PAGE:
Ten Nonprofit Funding Models
7. BENEFICIARY BROKERSome nonprofits, such as the Iowa Student Loan Liquidity Corporation, compete with one another to provide government-funded or backed services to beneficiaries. Nonprofits that do this use what we call a Beneficiary Broker funding model. Among the areas where Beneficiary Brokers compete are housing, employment services, health care, and student loans. What distinguishes these nonprofits from other government-funded programs is that the beneficiaries are free to choose the nonprofit from which they will get the service. The Metropolitan Boston Housing Partnership (MBHP), a regional nonprofit administering state and federal rental assistance voucher programs in 30 Massachusetts communities, is an example of a nonprofit that uses the Beneficiary Broker funding model. Since launching the organization in 1991, MBHP has developed a reputation as a reliable provider of housing vouchers for families in need. MBHP is the largest provider of housing vouchers in the Boston area, connecting more than 7,500 families to housing at any one time. MBHP also provides related services, such as education and homelessness prevention programs. More than 90 percent of MBHP’s revenue comes from the small administrative fees the state provides as part of the voucher program. The remaining funds come from corporations and foundations. Nonprofit leaders considering the Beneficiary Broker funding model should ask themselves the following questions:
* Can we demonstrate to the government our superior ability to connect benefit or voucher holders with benefits, such as successful placement rates and customer satisfaction feedback?
* Can we develop supplemental services that maximize the value of the benefit?
* Can we master the government regulations and requirements needed to be a provider of these benefits?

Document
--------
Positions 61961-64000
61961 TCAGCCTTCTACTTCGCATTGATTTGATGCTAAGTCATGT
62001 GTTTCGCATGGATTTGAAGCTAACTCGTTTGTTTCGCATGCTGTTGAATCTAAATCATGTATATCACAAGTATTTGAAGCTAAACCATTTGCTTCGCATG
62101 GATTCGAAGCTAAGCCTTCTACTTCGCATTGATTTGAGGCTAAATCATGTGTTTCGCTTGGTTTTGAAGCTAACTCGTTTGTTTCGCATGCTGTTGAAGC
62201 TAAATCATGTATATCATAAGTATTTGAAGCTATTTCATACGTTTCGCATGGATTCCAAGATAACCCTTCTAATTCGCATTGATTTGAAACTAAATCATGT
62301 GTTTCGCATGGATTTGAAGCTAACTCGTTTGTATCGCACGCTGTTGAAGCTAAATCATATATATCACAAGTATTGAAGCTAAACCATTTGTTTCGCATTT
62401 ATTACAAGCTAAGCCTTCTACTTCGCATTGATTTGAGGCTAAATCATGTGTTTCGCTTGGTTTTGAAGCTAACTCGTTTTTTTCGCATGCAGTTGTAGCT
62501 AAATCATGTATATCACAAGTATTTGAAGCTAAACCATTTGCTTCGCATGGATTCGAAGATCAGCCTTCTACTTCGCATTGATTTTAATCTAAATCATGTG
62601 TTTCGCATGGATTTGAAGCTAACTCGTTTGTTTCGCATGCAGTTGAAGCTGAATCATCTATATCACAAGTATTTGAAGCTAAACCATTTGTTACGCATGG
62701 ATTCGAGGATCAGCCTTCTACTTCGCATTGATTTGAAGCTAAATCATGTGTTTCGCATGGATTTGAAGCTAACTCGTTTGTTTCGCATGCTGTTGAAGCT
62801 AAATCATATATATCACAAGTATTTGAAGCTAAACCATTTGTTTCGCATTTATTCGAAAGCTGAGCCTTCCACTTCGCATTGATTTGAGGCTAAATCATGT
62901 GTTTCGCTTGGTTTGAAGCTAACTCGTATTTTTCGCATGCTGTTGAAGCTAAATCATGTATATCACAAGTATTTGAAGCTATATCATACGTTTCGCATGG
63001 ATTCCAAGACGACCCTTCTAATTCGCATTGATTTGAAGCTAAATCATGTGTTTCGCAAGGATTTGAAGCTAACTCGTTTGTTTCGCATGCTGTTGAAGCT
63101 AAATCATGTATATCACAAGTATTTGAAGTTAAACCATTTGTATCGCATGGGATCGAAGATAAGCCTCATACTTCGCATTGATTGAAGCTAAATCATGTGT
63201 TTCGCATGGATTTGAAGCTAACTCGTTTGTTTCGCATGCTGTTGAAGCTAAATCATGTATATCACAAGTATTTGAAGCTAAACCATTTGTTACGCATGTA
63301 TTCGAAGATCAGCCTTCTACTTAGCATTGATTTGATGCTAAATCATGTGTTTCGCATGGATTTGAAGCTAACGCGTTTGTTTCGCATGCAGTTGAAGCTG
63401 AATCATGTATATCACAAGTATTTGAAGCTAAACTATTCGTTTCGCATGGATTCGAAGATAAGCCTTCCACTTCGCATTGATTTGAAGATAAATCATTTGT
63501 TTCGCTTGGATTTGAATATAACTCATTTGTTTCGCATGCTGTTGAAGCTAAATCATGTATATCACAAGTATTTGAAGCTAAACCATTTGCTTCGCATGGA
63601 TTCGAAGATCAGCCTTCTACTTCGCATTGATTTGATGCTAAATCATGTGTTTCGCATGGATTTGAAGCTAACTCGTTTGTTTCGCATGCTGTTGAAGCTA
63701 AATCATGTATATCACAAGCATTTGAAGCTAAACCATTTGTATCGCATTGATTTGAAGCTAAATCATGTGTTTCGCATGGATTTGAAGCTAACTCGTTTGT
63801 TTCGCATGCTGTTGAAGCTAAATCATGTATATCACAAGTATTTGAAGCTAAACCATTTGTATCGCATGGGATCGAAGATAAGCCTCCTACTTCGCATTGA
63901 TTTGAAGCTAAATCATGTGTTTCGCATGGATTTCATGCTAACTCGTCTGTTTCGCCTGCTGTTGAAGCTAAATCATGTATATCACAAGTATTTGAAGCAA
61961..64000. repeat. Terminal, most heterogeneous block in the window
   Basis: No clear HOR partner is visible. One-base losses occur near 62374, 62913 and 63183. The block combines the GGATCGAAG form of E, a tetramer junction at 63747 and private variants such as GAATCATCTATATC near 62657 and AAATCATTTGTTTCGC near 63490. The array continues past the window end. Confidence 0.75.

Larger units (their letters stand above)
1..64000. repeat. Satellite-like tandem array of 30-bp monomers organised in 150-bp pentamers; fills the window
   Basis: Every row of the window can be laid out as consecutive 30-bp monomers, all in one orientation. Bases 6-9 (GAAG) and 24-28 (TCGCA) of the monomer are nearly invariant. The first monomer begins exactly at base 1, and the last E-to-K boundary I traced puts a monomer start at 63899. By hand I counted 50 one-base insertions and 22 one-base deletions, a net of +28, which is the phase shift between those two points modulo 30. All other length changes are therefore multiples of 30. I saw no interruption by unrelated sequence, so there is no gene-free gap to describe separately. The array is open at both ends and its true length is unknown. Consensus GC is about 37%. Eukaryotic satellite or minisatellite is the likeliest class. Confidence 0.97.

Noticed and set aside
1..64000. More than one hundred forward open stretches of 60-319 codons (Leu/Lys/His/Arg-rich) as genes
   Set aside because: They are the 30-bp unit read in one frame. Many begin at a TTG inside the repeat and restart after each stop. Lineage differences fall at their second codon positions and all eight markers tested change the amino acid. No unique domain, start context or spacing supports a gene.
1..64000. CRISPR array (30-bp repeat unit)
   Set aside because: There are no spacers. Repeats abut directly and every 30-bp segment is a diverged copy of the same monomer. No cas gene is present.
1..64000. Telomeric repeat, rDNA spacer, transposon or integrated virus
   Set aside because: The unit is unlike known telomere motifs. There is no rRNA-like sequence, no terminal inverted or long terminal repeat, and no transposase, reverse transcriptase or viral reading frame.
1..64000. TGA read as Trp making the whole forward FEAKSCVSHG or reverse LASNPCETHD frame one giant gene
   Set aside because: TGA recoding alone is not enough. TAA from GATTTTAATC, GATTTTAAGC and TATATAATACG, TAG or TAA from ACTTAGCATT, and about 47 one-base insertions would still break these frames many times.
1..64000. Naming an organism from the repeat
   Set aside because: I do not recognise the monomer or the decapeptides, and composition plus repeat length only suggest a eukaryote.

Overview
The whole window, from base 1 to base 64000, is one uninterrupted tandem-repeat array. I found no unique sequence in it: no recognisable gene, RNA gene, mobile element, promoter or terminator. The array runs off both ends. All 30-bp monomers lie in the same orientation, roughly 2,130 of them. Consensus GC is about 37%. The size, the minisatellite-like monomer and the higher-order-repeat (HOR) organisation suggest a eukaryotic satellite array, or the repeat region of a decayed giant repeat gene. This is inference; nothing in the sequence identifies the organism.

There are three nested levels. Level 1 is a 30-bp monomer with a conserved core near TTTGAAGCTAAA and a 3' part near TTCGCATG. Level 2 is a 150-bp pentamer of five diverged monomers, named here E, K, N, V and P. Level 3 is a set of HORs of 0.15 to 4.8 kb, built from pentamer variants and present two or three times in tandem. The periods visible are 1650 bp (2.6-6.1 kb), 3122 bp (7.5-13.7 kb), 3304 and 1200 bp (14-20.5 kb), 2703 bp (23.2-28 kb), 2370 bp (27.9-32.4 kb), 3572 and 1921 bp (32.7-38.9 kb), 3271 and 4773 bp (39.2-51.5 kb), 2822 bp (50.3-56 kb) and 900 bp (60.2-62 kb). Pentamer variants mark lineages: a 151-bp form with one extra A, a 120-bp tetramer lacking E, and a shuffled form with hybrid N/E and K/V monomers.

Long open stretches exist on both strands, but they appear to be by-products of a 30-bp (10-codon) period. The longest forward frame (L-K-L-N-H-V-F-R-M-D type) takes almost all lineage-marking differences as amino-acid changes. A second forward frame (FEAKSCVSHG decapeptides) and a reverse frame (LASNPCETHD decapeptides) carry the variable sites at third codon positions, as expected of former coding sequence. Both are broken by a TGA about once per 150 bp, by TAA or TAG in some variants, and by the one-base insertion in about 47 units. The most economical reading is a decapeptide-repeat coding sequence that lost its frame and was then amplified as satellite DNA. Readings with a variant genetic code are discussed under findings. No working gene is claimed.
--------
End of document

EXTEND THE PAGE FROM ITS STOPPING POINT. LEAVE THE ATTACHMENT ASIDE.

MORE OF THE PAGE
* Can we fi nd ways to raise money to supplement the fees we receive from the benefits program?
8. RESOURCE RECYCLER Some nonprofits, such as AmeriCares Foundation, have grown large by collecting in-kind donations from corporations and individuals, and then distributing these donated goods to needy recipients who could not have purchased them on the market. Nonprofits that operate these types of programs use a funding model we call Resource Recycler. Businesses are willing to donate goods because they would otherwise go to waste (for example, foods with an expiration date), or because the marginal cost of making the goods is low and they will not be distributed in markets that would compete with the producer (for example, medications in developing countries). In kind donations typically account for the majority of revenues, but Resource Recyclers must raise additional funds to support their operating costs. The vast majority of Resource Recyclers are involved in food, agriculture, medical, and nutrition programs and often are internationally focused. The Greater Boston Food Bank (TGBFB), the largest hunger relief organization in New England, is an example of a nonprofit that uses the Resource Recycler funding model. This organization distributes nearly 30 million pounds of food annually to more than 600 local organizations, including food pantries, soup kitchens, day care centers, senior centers, and homeless shelters. TGBFB acquires goods in many ways. The dominant sources of goods are retailers and manufacturers. It also receives surplus food from restaurants and hotels. In 2006, corporate in-kind support accounted for 52 percent of TGBFB’s revenues. Federal and state government programs provide TGBFB with in-kind goods and money, accounting for 23 percent of its annual budget, which TGBFB uses to purchase food for distribution. Cash donations from individuals make up the remaining 25 percent of revenues, covering overhead and capital improvements. Nonprofit leaders considering the Resource Recycler funding model should ask themselves the following questions:
* Are the products that we distribute likely to be donated on an ongoing basis?
* Can we develop the expertise to stay abreast of trends in the industries that donate products to us so that we can prepare for fluctuations in donations?
* Do we have a strategy for attracting the cash we’ll need to fund operations and overhead?